by Brian Hioe
Photo Credit: Brian Hioe
A SOLIDARITY RALLY for Myanmar was held today in Little Myanmar in Zhonghe, which is located in New Taipei. The march began on Huaxin Street at 10:00 AM, passed through several streets in Little Myanmar, and proceeded to a small park outside of the Hwa Hsia University of Technology, at which point the rally ended promptly at 10:30 AM. Many participants remained in the park for some time afterward, and organizers subsequently stayed in the park to field questions from Taiwanese media.
Several hundred were in attendance. Many wore red t-shirts and face masks—red being the party color of Myanmar’s National League for Democracy (NLD)—and carried the party flag. Portraits of Aung San Suu Kyi were also carried by a number of participants. Some participants had a portrait of Aung San Suu Kyi on their face masks. Most participants were Burmese residents of Taiwan, hence why the rally took place in Little Myanmar.
At the rally, speeches were minimal, but featured a number of songs. Participants carried signs expressing opposition to the military coup and calling for the release of Aung San Suu Kyi and other political prisoners. The signs carried by participants in the demonstrations, as well as flags of the NLD, were visible in many stores in Little Myanmar.
Many questions from Taiwanese media fielded at participants in the rally asked about support for Aung San Suu Kyi and the NLD, given international backlash against Suu Kyi and the NLD for their silence or even justification of the Rohingya massacre. Responses ranged from claiming the Rohingya massacre was a result of the Burmese party-state, to citing the complicated history of inter-ethnic conflict in Burma. Some of the chants of the rally were specifically about Suu Kyi, expressing trust in her.
The rally appears to have primarily been publicized among members of the Burmese community in Taiwan. There was comparatively little outreach on social media outside of a post on the online forum/publishing platform Matters. That being said, Taiwanese media presence was quite heavy, and a Chinese-language discussion on events in Myanmar is scheduled to take place on Clubhouse—which has been explosively popular in Taiwan for discussing political ideas—later tonight. Representatives of the Taiwan Association for Human Rights, one of the major human rights NGOs of Taiwanese civil society and which has been active since the Taiwanese democracy movement, were present.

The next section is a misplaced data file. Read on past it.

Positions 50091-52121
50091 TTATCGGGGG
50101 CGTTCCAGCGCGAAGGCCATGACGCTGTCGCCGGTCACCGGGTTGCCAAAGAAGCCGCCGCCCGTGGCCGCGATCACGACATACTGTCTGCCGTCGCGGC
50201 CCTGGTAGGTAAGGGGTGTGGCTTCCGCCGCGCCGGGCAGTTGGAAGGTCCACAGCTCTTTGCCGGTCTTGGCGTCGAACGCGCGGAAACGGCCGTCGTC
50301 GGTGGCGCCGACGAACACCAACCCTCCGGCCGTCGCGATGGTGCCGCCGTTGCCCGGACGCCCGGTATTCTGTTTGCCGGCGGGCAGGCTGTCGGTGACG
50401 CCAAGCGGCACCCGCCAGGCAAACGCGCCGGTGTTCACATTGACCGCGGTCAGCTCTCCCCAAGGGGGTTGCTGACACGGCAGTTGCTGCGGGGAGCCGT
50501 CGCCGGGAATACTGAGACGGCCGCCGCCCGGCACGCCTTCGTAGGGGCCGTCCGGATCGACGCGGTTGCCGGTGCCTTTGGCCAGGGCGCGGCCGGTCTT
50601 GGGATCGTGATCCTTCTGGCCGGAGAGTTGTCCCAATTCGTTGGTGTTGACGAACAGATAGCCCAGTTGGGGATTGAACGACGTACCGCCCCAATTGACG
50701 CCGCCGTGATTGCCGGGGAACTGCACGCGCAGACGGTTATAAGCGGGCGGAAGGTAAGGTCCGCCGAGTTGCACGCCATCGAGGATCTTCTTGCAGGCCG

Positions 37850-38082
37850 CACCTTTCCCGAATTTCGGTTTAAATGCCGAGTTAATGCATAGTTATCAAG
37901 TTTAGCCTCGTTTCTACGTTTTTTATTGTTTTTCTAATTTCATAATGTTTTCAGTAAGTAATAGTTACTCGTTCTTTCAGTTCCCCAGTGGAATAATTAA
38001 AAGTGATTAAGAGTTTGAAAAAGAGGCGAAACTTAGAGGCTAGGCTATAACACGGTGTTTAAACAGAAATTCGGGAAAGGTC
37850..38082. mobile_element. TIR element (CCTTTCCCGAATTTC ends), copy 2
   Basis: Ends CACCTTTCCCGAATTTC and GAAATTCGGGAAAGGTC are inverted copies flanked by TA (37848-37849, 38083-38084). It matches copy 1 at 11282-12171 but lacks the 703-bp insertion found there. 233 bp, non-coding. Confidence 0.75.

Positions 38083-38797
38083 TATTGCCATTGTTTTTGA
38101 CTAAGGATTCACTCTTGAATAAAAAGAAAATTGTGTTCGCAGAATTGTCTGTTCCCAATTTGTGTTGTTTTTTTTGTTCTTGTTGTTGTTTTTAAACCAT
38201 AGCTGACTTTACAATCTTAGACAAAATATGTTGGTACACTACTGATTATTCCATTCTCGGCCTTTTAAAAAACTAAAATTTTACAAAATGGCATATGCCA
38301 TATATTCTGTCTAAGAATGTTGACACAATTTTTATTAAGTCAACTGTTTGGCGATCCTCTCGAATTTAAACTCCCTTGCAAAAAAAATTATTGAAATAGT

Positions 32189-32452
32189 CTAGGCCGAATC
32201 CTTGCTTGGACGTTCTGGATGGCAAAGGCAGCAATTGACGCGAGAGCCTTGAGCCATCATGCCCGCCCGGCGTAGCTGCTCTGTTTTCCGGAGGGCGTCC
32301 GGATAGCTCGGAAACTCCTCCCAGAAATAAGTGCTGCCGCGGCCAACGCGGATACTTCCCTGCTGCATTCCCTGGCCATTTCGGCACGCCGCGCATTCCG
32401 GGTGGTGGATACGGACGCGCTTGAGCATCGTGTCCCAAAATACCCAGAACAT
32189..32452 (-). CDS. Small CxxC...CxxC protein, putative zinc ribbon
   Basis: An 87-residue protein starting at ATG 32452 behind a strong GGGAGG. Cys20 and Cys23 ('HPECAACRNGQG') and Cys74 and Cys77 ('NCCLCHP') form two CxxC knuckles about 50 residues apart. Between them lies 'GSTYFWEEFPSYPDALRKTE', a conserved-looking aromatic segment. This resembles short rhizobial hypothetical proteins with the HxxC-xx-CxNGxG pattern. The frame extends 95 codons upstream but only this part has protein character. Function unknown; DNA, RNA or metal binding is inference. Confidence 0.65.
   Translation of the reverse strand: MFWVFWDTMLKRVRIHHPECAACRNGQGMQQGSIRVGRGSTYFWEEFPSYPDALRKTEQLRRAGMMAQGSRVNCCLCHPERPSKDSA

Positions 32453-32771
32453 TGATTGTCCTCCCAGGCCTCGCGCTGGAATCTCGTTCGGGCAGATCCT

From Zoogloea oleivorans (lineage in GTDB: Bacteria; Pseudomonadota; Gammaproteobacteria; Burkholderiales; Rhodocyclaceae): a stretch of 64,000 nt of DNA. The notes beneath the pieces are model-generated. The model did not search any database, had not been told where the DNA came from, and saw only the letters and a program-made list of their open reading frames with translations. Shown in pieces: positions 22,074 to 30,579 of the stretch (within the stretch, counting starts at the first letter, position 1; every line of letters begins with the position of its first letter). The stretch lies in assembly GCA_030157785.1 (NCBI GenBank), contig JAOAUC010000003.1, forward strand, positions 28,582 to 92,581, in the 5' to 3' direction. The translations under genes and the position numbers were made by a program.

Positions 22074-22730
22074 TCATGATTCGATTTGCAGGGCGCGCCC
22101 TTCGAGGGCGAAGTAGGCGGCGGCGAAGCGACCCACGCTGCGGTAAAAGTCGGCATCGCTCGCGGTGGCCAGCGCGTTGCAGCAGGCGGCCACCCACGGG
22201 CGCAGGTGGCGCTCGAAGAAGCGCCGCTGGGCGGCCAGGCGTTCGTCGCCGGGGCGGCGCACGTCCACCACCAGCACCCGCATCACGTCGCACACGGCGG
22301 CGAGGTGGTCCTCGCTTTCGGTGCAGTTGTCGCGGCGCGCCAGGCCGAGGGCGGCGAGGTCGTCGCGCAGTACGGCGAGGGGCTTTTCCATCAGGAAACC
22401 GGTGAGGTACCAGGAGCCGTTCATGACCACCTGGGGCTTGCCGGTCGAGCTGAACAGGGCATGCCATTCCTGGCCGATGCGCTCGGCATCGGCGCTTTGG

Shih Yi-hsiang, the secretary-general of the Taiwan Association for Human Rights, at the rally. Photo credit: Brian Hioe
The rally today is the latest of a series of solidarity rallies for protests taking place in other parts of Asia over the last year, such as regarding the protests in Hong Kong that originally began in 2019, or protests against the military junta and monarchy in Thailand. Though not as large as solidarity rallies that took place for Hong Kong, which drew tens of thousands at their peak and were primarily composed of Taiwanese participants, the rally was a comparatively large one. This may be unsurprising the size of the Burmese diaspora in Taiwan. Taiwan has over 40,000 Burmese residents, some which are of Chinese descent and came to Taiwan with the KMT after the Chinese Civil War.
Indeed, many of the solidarity rallies that have taken place in Taiwan over the past year have been organized by diaspora groups in Taiwan. For example, the Hong Kong Outlanders, along with other Hongkonger groups, has played a pivotal role in organizing solidarity rallies for Hong Kong, while the Taiwan Alliance for Thai Democracy has played an important role in organizing solidarity rallies for Thailand. One can compare the political allegiance of the Myanmar solidarity rally to the NLD and its centering of the figure of Aung San Suu Kyi to the frequent use of portraits of the Dalai Lama in demonstrations held by the Tibetan diaspora groups in Taiwan, the largest of which is usually the annual commemoration of Tibetan Uprising Day on March 10th.
It remains to be seen if further solidarity marches from Myanmar will take place, as well as whether such solidarity marches will see more participation by Taiwanese groups. With events in Myanmar highlighting questions regarding democracy in Myanmar, some have sought to include Myanmar in the “Milk Tea Alliance” framing that has served to articulate solidarity between countries in Asia striving for democracy, this framing having primarily revolved around Taiwan, Hong Kong, and Thailand to date; particularly the latter two. Some at the solidarity rally took photographs holding up the three-finger salute, which has been adopted in protests against the military government in Myanmar after this became popular in Thailand. Likewise, much remains up in the air about future developments in Myanmar.